US sales analysis Q1 2018 – Mid-sized segment

Toyota Camry and Subaru Outback gain sales as Ford abandons declining segment

Sales in the Mid-sized segment fell by 12.7% to 412,667 in the first quarter of 2018, a slightly slower pace of decline than in the fourth quarter of 2017 or the previous year as a whole, but a substantial decline nonetheless. With Ford announcing that it will discontinue the Fusion is now clear that the segment which was the go-to place for family transportation is now being abandoned for crossovers not just by the customers, but also by car manufacturers. This makes it all the more intriguing to see how the new Toyota CamryHonda Accord and Nissan Altima will do in 2018.


  • Toyota Camry and Subaru Outback were the only two Top 10 models to see their sales rise in Q1’18, with the crossover-like Subaru showing a potential way forward for carmakers whose traditional offerings are struggling
  • Speaking of struggling, the new Honda Accord has been unable to gain traction in the segment, hurt by uncompetitive lease rates, and remained in third place behind the previous-generation Nissan Altima
  • Ford Fusion, the center of attention in the last few days, saw its sales fall by 15%, not much worse than the Accord or Altima, but enough for the model to lose a spot to the crossover Outback

Note: clicking on the model name opens the sales data page for that model; clicking year in the legend turns the display for that year on/off

  • A few models had a particularly bad Q1’18: sales of Kia Optima were down 27%, those of the recently-facelifted Hyundai Sonata were down by 37%, while VW Passat saw its sales almost halve due to internal competition from crossovers (see a theme here?)
  • And just to emphasize the point even further, sales of the sedan Subaru Legacy were less than a quarter of those of its crossover Outback sister – you can see the two models’ diverging fortunes over the past decade in the graph below:


Note: clicking on the model names in legend turns the display for that model on/off; data is displayed from 1990 onwards, but starts in 1973 – access previous years using slider on bottom 

  1. Again, hats off to the Asian brands for dominating an important segment in the US. I admire their presence in the American sales numbers. I should say, I admire Americans appreciating products of foreign companies. Europe, take notes!

  2. What is happening with the Sonata? At this rate, they’ll be lucky if they sell 100k in 2018, compared with the 200k they where selling just 3 years ago. And it’s not like people are buying Santa Fes instead, sales for the SUV are stable.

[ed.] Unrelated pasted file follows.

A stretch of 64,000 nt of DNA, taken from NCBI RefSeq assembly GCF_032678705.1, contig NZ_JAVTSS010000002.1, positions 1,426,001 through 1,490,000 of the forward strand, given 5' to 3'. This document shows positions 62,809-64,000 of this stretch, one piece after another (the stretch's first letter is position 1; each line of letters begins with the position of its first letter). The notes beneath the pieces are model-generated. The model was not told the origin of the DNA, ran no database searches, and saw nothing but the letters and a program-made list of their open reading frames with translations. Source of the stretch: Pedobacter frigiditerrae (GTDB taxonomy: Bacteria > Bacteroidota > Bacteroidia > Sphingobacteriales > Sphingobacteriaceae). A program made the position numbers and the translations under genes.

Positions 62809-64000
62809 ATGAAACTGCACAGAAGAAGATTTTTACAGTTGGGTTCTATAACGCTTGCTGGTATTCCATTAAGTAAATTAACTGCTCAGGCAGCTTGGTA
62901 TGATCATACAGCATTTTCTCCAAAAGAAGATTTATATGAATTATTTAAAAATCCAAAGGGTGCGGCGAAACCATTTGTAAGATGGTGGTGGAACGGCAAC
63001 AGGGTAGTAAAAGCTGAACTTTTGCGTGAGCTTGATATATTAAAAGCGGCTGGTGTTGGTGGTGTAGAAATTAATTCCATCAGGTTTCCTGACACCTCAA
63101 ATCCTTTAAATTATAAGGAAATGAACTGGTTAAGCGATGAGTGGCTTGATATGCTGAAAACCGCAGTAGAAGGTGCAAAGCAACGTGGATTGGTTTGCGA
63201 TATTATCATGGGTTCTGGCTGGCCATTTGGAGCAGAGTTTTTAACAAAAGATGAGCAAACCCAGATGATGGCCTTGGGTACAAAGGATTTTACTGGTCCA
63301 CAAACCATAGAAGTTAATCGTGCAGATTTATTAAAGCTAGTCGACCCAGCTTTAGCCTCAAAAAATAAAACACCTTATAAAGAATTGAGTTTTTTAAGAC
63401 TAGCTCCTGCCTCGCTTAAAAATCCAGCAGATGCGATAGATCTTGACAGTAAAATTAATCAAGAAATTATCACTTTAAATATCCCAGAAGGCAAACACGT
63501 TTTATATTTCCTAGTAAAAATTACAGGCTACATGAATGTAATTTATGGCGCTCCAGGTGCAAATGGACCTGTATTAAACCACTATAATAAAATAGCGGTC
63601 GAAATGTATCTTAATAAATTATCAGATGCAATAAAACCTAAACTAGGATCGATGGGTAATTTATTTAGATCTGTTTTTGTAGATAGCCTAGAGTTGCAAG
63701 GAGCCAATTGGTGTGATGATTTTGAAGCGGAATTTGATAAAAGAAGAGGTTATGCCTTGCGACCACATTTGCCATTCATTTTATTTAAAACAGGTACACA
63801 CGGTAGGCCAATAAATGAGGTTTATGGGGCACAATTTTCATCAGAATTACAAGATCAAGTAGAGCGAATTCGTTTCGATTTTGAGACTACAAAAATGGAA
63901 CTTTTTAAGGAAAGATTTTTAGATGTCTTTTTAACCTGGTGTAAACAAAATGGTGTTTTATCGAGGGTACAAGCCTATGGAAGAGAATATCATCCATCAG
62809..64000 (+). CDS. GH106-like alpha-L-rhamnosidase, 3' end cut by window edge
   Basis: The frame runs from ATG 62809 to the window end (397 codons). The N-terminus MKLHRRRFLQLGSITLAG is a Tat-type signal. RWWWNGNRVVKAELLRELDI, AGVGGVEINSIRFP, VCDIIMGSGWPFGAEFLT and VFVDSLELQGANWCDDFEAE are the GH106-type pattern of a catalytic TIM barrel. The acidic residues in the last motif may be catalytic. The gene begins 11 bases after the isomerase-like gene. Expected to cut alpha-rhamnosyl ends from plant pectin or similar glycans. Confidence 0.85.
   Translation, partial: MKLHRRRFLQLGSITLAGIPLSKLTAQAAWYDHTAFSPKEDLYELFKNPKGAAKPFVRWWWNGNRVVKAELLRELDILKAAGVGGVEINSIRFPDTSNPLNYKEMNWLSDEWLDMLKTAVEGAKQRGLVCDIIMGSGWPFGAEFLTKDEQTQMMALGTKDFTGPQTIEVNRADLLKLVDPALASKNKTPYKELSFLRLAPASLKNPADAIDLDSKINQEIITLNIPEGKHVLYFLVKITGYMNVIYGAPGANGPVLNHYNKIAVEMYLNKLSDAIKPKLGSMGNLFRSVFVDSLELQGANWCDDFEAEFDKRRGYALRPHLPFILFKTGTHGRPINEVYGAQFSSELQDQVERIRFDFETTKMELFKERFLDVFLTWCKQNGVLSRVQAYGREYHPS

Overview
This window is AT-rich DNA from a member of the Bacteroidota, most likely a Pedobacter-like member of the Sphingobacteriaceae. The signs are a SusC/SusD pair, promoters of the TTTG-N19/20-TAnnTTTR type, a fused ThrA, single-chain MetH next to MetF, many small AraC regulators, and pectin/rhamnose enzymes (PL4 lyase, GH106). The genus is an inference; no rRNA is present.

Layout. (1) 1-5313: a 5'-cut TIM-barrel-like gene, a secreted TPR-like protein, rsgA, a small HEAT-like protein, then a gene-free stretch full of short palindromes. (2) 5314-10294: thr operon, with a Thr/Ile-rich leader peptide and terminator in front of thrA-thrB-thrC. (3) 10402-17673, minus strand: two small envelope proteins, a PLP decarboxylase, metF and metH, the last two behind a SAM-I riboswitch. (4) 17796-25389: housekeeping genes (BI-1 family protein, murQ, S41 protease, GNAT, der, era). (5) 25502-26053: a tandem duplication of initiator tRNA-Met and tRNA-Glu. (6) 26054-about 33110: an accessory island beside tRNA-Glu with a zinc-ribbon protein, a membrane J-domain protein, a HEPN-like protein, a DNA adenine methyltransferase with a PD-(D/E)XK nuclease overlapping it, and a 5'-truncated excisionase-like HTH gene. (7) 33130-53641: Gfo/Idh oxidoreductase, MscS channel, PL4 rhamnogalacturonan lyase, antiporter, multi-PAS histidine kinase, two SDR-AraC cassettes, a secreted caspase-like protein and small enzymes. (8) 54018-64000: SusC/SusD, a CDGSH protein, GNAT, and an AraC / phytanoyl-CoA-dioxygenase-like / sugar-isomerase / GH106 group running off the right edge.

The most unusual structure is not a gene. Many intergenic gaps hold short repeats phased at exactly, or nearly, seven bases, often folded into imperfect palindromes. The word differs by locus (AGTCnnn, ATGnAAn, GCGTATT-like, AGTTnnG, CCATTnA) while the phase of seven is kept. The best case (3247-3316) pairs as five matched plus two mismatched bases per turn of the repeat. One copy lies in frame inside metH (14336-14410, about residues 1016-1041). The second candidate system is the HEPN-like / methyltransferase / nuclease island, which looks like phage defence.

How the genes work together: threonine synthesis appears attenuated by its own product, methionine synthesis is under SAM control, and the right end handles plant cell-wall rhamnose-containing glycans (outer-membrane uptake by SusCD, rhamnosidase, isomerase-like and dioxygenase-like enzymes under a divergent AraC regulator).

As for the Fusion, a new report seems to indicate that it will survive well into 2019, maybe 2020 ( Focus ends this May. Fiesta and Taurus make it to around this time next year ). Makes it even stranger that Ford made the announcement that it has, and its timing. Maybe they have something up their sleeve? Like maybe a Fusion that is only made in China? ( The US Focus Active will be made in China ) Still, this will only hurt its sales in the meanwhile, unless they REALLY start discounting it, which would make them loose even more money…
    Honda has already come forward to defend Accord sales, and besides the leasing issue, they also said that ( unlike Toyota ), they are keeping incentives low and are not doing fleet sales. Strange, isn’t it? It’s almost as if they’re finding ways to make their business case work…

  3. Here’s an idea I bet Ford NEVER thought of : Why are you killing the fusion, have you considered something called a “redesign” which you used to do in the past, instead of trying to sell the same tired model for 6 years straight, how about making more than superficial changes ?!??!?!?!

  4. Well, it can be because of the look US people are buying these Asian sedans. Mazda 6 looking good. The others are really ugly. Some more than others.

    1. The Subaru Outback, the Camry and the new Altima look very good.

      Btw, Americans don’t care much about looks, they care much more about reliability.

      1. As an American I’d say we care about both looks and reliability. Fuel economy is important for some of us and gets more important to more drivers when gas prices rise. I’d like to see cars come with better bumpers. The front especially is easy to damage, it’s all plastic.

    1. Hi Francesco,

      thanks for your concerns, both Kriss and I are very busy with our other jobs at the moment, which gives us too little time to work on the analyses. We realize that we owe it to our faithful readers and I promise to dedicate any available free time to working on the articles. Sorry for the delays!

      All the best,


      1. Okay, I was worried, I thought the site was closing… Luckily it’s not! Can’t wait to see new publications

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